In Let Him Go, filmmaker Thomas Bezucha crafts a classic neo-Western about what parents will do to protect their children. Having lost their only son to a freak accident, Margaret and George Blackledge (Diane Lane and Kevin Costner) are not willing to lose any more of their family. So when they learn that the renegade clan that their daughter-in-law remarried into has whisked their only grandson to another state, the couple drives from Wyoming to the Dakotas, determined to rescue the boy . Against the heroic landscape of the American West, the characters follow an epic path that at times feels, as Bezucha notes, “like a Greek tragedy.” Adding to their larger-than-life fate is the fact that Lane and Costner were previously paired in the 2013 film Man of Steel as Martha and Jonathan Kent, the parents of Superman. In the end, Margaret and George will risk everything to fulfill their destiny as a mother and father. “It’s a revenge-and-rescue action film that’s honest about the stakes of heroism,” praises Variety. With Lane and Costner “united — in their mission, and in the sacrifice they’ll make for it.”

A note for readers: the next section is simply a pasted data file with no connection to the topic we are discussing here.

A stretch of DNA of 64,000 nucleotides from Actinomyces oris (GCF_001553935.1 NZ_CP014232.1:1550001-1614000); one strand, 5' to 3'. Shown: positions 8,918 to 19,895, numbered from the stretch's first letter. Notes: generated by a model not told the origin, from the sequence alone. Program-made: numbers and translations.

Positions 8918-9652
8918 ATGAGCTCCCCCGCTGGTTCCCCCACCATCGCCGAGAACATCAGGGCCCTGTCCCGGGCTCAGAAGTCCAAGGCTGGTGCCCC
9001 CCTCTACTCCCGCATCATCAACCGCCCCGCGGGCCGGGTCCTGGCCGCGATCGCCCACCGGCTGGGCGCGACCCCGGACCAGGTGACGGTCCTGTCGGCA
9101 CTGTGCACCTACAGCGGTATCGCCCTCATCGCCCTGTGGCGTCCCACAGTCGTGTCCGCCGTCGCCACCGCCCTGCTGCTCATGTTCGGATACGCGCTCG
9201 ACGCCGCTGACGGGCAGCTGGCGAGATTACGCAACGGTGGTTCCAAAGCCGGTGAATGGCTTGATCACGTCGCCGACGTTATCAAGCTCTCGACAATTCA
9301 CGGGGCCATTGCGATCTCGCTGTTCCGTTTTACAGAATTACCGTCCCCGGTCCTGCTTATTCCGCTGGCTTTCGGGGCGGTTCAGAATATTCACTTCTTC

Beginners | The surprising dad
With Beginners, Mike Mills crafted a funny and touching elegy to his recently deceased father. When his father, Paul Mills, came out as gay at 75, Mike Mills discovered a new and fascinating side to the man he had known all his life, an identity that both surprised and moved him. “I couldn’t have made this film,” explains Mills, “if I didn’t feel like I was making it out of love...and real admiration for his coming out.” In the film, Hal's (Christopher Plummer) exuberant embrace of his new sexuality (and a younger boyfriend) inspires for his son, Oliver (Ewan McGregor), especially as Oliver navigates a new relationship with a French actress, Anna (Mélanie Laurent). For Indiewire, “That unique aspect of Oliver’s family history establishes the movie’s central juxtaposition: A man searching for his purpose while his dying father finally realizes his own.”
The Place Beyond the Pines | The fate of dads